Nevada Gaming Control Board Recommends Regulatory Changes for Drunks, Stoners, and Sports Bettors
Posted on: April 5, 2018, 08:01h.
Last updated on: April 5, 2018, 08:01h.
The Nevada Gaming Control Board (GCB) unanimously recommended changes to the state’s regulatory laws this week that would modify how casinos treat impaired patrons, as well as how out-of-state sportsbook customers cash their winnings.
On Wednesday, the three-member panel endorsed revisions to Regulation 5, the “Operation of Gaming Establishments.” Subsection 5.011 “Grounds for Disciplinary Action” says casinos run the risk of incurring penalties should they fail to allow any activity “that is inimical to the public health, safety, morals, good order, and general welfare of the people of the State of Nevada.”
Under the current regulation, “permitting persons who are visibly intoxicated to participate in a gaming activity” is grounds for punitive consequences. The GCB has suggested that wording be updated to persons “who are visibly impaired by alcohol or any other drug.”
The slight modification is primarily the result of Nevada’s liberalized recreational marijuana market. Licensees could soon be forced to be on the lookout for not only individuals who have over-consumed alcohol, but also those under the influence of legal and illegal drugs.
The Nevada Gaming Commission will now consider formally approving the measure.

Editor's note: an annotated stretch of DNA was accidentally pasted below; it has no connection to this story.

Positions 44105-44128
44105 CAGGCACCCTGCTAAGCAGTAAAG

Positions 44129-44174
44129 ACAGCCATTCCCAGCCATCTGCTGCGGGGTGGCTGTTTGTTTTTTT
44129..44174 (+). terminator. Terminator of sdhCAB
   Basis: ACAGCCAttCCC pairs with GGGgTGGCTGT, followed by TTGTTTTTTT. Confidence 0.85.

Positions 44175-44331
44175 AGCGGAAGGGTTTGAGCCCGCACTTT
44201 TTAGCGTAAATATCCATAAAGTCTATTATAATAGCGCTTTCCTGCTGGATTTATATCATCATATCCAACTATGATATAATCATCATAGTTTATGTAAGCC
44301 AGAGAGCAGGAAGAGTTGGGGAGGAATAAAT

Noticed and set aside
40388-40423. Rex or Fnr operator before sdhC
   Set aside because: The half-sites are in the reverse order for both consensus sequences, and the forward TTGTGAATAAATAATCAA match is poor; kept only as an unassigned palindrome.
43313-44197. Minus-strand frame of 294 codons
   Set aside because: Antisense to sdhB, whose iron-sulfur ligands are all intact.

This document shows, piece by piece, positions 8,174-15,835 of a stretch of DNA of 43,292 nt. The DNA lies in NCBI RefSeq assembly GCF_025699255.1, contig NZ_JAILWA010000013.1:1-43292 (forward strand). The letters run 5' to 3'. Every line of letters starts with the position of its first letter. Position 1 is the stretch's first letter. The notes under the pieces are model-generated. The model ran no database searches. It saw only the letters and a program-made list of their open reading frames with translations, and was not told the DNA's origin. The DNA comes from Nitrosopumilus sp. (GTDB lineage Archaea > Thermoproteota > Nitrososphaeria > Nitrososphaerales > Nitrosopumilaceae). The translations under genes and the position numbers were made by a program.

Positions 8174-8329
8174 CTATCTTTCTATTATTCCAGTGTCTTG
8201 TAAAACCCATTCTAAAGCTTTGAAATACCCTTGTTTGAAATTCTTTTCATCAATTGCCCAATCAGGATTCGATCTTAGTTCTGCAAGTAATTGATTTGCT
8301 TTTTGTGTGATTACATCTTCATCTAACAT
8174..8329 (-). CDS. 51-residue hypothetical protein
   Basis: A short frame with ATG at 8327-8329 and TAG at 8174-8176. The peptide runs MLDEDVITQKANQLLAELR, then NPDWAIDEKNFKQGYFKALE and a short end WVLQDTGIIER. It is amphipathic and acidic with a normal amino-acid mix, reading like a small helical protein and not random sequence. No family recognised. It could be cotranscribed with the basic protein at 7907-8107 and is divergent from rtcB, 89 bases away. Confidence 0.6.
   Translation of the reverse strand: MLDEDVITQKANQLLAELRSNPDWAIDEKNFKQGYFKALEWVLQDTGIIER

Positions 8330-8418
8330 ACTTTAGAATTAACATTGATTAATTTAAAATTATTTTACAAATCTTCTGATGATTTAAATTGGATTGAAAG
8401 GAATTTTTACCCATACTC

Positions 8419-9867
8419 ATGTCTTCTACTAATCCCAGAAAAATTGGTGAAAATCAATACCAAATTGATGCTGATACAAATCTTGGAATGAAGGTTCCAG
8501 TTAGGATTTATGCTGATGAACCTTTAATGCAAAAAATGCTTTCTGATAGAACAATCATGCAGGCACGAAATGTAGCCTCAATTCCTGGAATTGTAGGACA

Rewriting the Sportsbook
The Nevada Gaming Control Board also backed a resolution that would differentiate the process for out-of-state sports bettors looking to cash their winning ticket slips.
Non-residents, should the recommendation be approved by the Gaming Commission, would be able to produce a photocopy of their driver license or US passport instead of furnishing the actual identification material when making or cashing a bet of $10,000 or more. Under current law, the sportsbook cashier must review the physical ID card.
The change is to allow out-of-state gamblers to cash their winning tickets by mail. According to the proposal, sportsbooks would be required to keep the photocopy identifications for a minimum of five years.
Another amendment would require sportsbooks to report not only suspicious wagers, but any suspicious activity. The new language specifies that sportsbooks be attentive to wagers placed by anyone directly involved with professional and collegiate sports (coaches, players, team personnel, etc).
Nevada’s gaming agencies certainly won’t have any trouble filling up their meeting agendas in the coming months and years.
State regulators and casinos want little to do with marijuana due to its federal classification remaining an illegal Schedule 1 narcotic. However, last month the governor’s Gaming Policy Committee ruled that casino resorts can host conventions and meetings related to the cannabis industry.
The only stipulations are that the drug not be consumed on the property, and the events “do not promote illegal activities or foster incidents which might negatively impact the reputation of Nevada’s gaming industry.”
The state is also reviewing the ongoing qualifications of Wynn Resorts holding a gaming license in the aftermath of the sexual misconduct scandal surrounding its former chairman and CEO.
And then there’s sports betting, and the potential repeal of the federal ban that essentially allows Nevada to keep a monopoly on such wagering.
Throw in new security concerns in wake of October 1, and state regulators have plenty on their plates.
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